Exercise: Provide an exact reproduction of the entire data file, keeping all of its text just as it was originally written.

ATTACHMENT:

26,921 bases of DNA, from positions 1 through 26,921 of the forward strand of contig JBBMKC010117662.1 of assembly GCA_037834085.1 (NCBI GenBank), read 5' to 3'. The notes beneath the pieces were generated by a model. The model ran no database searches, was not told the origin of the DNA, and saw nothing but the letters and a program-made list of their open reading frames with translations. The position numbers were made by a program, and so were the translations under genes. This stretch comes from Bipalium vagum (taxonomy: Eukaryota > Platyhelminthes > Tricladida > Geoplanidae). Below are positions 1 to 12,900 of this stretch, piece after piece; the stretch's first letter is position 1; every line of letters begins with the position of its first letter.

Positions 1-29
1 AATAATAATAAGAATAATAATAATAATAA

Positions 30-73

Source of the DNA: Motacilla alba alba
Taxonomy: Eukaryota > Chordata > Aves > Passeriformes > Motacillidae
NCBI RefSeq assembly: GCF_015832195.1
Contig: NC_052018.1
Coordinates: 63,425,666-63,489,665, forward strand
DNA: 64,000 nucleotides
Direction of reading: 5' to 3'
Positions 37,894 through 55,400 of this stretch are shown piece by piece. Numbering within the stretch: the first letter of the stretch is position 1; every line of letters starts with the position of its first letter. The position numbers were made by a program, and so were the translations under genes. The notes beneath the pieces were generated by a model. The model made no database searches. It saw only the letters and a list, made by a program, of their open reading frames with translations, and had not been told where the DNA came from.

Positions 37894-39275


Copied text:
26,921 bases of DNA, from positions 1 through 26,921 of the forward strand of contig JBBMKC010117662.1 of assembly GCA_037834085.1 (NCBI GenBank), read 5' to 3'. The notes beneath the pieces were generated by a model. The model ran no database searches, was not told the origin of the DNA, and saw nothing but the letters and a program-made list of their open reading frames with translations. The position numbers were made by a program, and so were the translations under genes. This stretch comes from Bipalium vagum (taxonomy: Eukaryota > Platyhelminthes > Tricladida > Geoplanidae). Below are positions 1 to 12,900 of this stretch, piece after piece; the stretch's first letter is position 1; every line of letters begins with the position of its first letter.

Positions 1-29
1 AATAATAATAAGAATAATAATAATAATAA

Positions 30-73

Source of the DNA: Motacilla alba alba
Taxonomy: Eukaryota > Chordata > Aves > Passeriformes > Motacillidae
NCBI RefSeq assembly: GCF_015832195.1
Contig: NC_052018.1
Coordinates: 63,425,666-63,489,665, forward strand
DNA: 64,000 nucleotides
Direction of reading: 5' to 3'
Positions 37,894 through 55,400 of this stretch are shown piece by piece. Numbering within the stretch: the first letter of the stretch is position 1; every line of letters starts with the position of its first letter. The position numbers were made by a program, and so were the translations under genes. The notes beneath the pieces were generated by a model. The model made no database searches. It saw only the letters and a list, made by a program, of their open reading frames with translations, and had not been told where the DNA came from.

Positions 37894-39275